Here we go again.

The Internet giants are falling back in love with finance. After several years during which the big Internet players were content to let Yahoo! ( YHOO) be the go-to site for stock market data, Google ( GOOG) and Amazon.com ( AMZN) this week showed they are interested in adding to their revenue by sticking their toes in the financial sector.

First, Amazon launched its financial services shop, announcing it signed up Fidelity Investments as the store's "featured partner" -- as Nordstrom ( JWN), Wine.com and Dean & Deluca are in other categories. For now, Fidelity is the site's only financial-services partner, and what little content is there, including a so-called blog, reads like ad copy for the fund family.

Amazon's move could signal either a disturbing trend -- the retailer rents out chunks of its respected domain as ad space for other companies -- or a welcome one: Opening up its generally affluent, educated and tech-smart customer base to a variety of financial services while allowing them to compare information on fees, funds and customer satisfaction.

Then, on Tuesday, Google took the wraps off of Google Finance, a site offering news and data primarily related to the stock market. Initial reviews of the site were mixed and cautious, if not critical. "Thumbs down for Google Finance," read the lead on Marketwatch.com. Self-appointed market pundit Henry Blodget, who made a lucrative career out of being wrong about the Internet, proclaimed "the beta landing page couldn't be less revolutionary."

As anyone with Internet access knows, Google has made some notable missteps of late, just in time for a public-image backlash. So, the safe move here would be to instinctively kick Google's entry into financial content. Don't trouble your brain, just let your knee-jerk do the thinking for you.

The big criticism seems to be that Google's new site isn't very new. To say that Google Finance looks an awful like the entries in this race -- Yahoo! and Microsoft ( MSFT) in particular, as well as dozens of smaller sites, including TheStreet.com -- is to miss what is truly ingenious about it.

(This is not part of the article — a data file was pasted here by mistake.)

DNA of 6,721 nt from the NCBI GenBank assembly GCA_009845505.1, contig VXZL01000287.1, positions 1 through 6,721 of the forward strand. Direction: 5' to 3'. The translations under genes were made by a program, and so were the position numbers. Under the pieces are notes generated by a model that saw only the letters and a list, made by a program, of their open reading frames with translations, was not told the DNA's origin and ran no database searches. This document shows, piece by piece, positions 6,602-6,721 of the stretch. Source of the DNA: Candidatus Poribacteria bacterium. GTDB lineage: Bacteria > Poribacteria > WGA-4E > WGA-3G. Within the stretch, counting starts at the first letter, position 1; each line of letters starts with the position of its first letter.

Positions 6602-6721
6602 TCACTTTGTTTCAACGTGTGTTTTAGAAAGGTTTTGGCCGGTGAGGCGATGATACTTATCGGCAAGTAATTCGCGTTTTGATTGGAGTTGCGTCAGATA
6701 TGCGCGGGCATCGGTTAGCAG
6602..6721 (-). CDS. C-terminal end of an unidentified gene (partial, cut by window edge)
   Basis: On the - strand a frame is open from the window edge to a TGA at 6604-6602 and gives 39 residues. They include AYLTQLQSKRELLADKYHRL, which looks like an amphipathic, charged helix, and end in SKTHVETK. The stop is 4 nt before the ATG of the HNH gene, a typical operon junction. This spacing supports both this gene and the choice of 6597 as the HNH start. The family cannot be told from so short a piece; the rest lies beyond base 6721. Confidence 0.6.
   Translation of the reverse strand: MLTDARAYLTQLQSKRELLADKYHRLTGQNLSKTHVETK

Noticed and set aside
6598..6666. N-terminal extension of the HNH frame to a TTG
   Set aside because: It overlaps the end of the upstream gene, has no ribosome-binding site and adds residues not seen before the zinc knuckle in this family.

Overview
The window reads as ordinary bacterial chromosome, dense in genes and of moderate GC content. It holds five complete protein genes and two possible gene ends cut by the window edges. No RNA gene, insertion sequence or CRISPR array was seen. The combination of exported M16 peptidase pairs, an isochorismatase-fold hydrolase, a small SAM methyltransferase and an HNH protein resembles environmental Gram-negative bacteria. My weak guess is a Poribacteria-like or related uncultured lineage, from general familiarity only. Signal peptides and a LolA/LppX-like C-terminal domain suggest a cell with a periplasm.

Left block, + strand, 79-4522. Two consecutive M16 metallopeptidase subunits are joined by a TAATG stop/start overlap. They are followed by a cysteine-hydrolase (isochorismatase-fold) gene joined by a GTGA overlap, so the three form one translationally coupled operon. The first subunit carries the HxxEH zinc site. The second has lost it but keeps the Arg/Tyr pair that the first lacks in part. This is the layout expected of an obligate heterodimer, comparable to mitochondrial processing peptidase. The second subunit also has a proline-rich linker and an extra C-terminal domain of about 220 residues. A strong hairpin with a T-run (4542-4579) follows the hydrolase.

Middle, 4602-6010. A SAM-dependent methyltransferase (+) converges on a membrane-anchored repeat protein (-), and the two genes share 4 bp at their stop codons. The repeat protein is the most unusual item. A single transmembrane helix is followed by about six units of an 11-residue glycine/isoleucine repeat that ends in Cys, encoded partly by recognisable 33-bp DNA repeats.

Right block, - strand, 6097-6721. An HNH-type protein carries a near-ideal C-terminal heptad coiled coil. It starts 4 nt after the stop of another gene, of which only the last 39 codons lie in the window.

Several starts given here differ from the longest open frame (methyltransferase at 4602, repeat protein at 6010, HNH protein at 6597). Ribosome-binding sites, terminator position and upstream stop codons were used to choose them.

At first glance, Google Finance does look like Yahoo! Finance, which, according to NetRatings, has 12 million visitors a month, and MSN Money. The similarities to these sites is welcome, since it gives Google Finance a familiar and user-friendly feel. But dig in and there are some subtle but significant differences.

Stock charts can be dragged, Google Maps-style, to reveal older price patterns. Scrolling over the chart reveals price and volume, a feature that is going to thrill technical analysts. If you don't know a company's ticker, you can just type in the name -- a needed feature long lacking on Yahoo! Finance. The default page for an individual stock is at once the cleanest and most informative of any financial site out there. It even links to pages showing a company's open jobs, which some investors like to track because it signals expansion plans. And unlike Yahoo!, Google Finance will yield results for private companies.

This site is a shot across Yahoo!'s bow. Yahoo! Finance has long been a big part of my workday. But it only took me about five minutes of poking around Google Finance to realize I will probably be spending more time with it than with Yahoo! I'm not alone in making that shift: Yahoo! is going to have to spend a lot of money improving its own finance offerings. And that competition will help users, just as the Yahoo!-Google search race improved search engines.

For Google, the move into finance-related matters is a little trickier than it is for Amazon. On the one hand, investors are getting antsy for Google to produce new revenue streams because the search business is going to slow down as it gets bigger. And while Google Finance has no ads on it yet, it could easily open the door to new ad revenue and marketing partnerships.

On the other hand, as blogger John Battelle notes, nobody has been eager for Google to get into the moderating of content -- having to remove user comments that violate its rules, for example, vs. simply organizing pages from other sites in its own search results. Message board flare-ups have caused Yahoo! more than its share of headaches.

Moving away from the passive organizing of content makes life a little more complicated for Google and could open up a few cans of worms. But something had to give -- the need for new revenue won out, as it would at most companies -- and Google is growing into new business models, worms be damned.

That Google and Amazon are branching into financial-related services and content may not be a coincidence. The tech-stock crash is far behind us, and even some of the more cautious investors are starting to dabble in technology stocks again. It's almost as if the bad memories of the early part of this decade are being erased.

And in a way, they are. Look at Google's chart of the Nasdaq and click on the option to give the "maximum" view. It only stretches back five years, to March 2001, when the index was trading just below 2,000. It's almost as if the great tech bubble never happened.